Entomology Collection TitleImage Bugs Pinned
Species Page - Lithophane innominata
species list search results ->Lithophane innominata ->species page

E-mail this Page   
Print this Page   
Link to this Page   

scientific name    Lithophane innominata    

common name     Nameless Pinion

habitat
Wooded areas.

seasonality
In Alberta they emerge in fall (September-October), hibernate, and reappear in April and May.

identification
A medium size Lithophane (wingspan 3.5-3.9 cm). Forewings light ochre marked with a dull brown median shade and subterminal line. A dark grey bar-shaped patch, somewhat diffuse, in the lower median area. Suberminal line with a slight reddish shade before and a dark shade beyond. Hindwings dark grey, including most of the costal area, and with a dark discal spot and pale fringe. Abdomen tufted. Sexes alike. This is one of the commonest Lithophane at both light traps and bait. Like most Lithophane it is much more commonly collected in spring than in fall. Spring specimens are lighter in color (faded) than are freshly emerged fall specimens. The similar L. bethunei has been recorded west to central Saskatchewan and should be watched for in east central Alberta. It is a paler cream and tan, and can be separated by the cream hindwing with little gray scaling (grey in innominata).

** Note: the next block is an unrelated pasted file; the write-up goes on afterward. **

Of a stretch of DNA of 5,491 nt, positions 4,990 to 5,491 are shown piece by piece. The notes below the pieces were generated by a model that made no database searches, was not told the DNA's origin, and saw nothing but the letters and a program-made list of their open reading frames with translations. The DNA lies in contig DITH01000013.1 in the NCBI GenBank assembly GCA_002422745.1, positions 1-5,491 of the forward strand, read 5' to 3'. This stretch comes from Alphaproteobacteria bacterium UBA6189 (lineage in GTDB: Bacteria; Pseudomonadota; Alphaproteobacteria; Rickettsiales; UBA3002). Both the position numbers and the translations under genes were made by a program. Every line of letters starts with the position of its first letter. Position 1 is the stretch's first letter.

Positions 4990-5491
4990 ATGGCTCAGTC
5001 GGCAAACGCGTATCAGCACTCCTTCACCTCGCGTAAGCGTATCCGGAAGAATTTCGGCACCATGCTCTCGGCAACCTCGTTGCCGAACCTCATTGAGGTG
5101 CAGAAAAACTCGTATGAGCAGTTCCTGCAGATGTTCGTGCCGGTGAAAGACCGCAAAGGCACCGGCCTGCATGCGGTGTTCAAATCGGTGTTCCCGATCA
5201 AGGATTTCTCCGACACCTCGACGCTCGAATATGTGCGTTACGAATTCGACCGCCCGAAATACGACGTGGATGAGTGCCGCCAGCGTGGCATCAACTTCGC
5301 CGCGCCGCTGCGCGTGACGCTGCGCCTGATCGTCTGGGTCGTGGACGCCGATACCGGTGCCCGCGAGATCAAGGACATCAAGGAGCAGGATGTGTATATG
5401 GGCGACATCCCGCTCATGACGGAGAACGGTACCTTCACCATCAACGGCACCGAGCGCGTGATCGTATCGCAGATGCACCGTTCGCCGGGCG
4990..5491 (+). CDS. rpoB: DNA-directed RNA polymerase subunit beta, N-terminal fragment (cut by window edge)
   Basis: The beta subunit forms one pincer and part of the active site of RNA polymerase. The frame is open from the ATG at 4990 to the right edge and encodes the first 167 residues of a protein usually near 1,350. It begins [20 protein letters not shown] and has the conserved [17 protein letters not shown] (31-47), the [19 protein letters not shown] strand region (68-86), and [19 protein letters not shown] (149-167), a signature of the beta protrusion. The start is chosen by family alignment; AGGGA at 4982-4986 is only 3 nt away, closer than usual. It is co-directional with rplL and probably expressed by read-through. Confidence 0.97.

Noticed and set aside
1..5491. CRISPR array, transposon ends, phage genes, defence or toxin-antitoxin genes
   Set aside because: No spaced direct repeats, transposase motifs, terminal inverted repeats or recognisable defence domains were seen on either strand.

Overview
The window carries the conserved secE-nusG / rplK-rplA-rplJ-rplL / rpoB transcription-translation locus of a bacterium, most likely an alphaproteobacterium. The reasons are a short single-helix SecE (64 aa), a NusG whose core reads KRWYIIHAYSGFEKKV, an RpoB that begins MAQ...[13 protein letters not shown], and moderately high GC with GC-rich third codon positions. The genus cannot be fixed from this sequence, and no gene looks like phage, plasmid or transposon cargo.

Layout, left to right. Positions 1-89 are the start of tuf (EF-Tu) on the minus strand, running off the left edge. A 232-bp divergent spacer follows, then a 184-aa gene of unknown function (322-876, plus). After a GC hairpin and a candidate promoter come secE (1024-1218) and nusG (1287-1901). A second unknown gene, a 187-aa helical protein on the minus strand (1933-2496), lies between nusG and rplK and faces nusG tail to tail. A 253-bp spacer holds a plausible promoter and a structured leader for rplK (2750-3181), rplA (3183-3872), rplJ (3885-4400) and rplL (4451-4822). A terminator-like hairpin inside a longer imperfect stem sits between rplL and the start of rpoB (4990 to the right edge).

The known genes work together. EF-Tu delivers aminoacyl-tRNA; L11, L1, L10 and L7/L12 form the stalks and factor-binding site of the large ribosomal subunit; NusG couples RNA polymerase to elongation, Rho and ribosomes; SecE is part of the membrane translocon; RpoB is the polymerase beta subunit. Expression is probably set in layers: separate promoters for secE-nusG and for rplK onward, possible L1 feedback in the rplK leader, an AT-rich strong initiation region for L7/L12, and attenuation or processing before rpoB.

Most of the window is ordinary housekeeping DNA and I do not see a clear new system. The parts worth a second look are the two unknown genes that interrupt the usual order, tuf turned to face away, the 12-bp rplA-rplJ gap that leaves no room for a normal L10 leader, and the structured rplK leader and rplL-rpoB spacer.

life history
The larvae are solitary defoliators on a wide variety of tree species. Like some other species in the genus, the larvae are reported to prey on other insects (Covell, 1984). Adults hibernate, and come to both bait and light.

conservation
A common widespread species.

diet info
A wide variety of deciduous and coniferous trees and shrubs, with perhaps a preference for cherry (Prunus sp.), alder (Alnus) and poplars (Populus); also other insects (Prentice, 1962; Covell, 1982; Rings et al, 1992)

range
Nova Scotia and New Brunswick west to Vancouver Island, south in the mountains both east and west. Found throughout the wooded parts of Alberta, north to Lake Athabasca.

quick link
http://entomology.museums.ualberta.ca/searching_species_details.php?s=4504



Comments (0)Add New Comment

Comments are published according to our submission guidelines. The EH Strickland Entomological Museum does not necessarily endorse the views expressed.

Add New Comment (all fields are required)
Validation:

CLICK TO ENLARGE

Related Species Info
Authorship
Display Hierarchy
References (4)
Specimen Info
There are 94 specimens of this species in the online database
Map Distribution
Adult Seasonal Distributioncreate a collection histogram with specimens
Specimen List (94)
Related Links
Moth Photographers Group

 

Logo Department of Museums and Collections ServicesLogo University of Alberta